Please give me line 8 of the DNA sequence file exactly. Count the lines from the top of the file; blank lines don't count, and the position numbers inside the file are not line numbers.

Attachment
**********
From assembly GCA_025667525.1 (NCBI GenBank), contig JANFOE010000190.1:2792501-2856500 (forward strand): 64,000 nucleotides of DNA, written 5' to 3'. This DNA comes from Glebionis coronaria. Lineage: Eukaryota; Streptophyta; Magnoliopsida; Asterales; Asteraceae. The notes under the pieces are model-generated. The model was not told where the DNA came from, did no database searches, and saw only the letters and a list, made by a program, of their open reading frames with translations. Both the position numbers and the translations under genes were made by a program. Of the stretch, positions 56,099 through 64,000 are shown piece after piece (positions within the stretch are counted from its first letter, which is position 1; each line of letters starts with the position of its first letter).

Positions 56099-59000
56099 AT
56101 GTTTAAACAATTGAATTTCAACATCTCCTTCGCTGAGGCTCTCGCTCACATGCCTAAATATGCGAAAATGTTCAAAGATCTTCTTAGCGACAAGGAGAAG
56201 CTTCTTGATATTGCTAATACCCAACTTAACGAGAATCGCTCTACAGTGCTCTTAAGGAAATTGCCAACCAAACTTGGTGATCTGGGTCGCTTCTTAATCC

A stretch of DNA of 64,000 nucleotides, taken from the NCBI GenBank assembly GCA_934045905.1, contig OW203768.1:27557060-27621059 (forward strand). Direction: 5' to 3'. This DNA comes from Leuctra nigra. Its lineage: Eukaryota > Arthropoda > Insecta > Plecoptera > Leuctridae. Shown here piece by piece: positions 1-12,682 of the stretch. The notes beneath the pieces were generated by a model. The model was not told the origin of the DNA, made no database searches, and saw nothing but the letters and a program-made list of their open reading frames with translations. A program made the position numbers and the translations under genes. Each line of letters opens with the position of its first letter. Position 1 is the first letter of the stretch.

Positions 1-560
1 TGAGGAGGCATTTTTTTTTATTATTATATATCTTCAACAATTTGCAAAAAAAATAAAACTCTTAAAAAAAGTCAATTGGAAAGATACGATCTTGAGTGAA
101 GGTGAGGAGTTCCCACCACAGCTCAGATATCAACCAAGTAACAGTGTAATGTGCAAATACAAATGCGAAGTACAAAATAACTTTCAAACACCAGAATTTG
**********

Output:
1 TGAGGAGGCATTTTTTTTTATTATTATATATCTTCAACAATTTGCAAAAAAAATAAAACTCTTAAAAAAAGTCAATTGGAAAGATACGATCTTGAGTGAA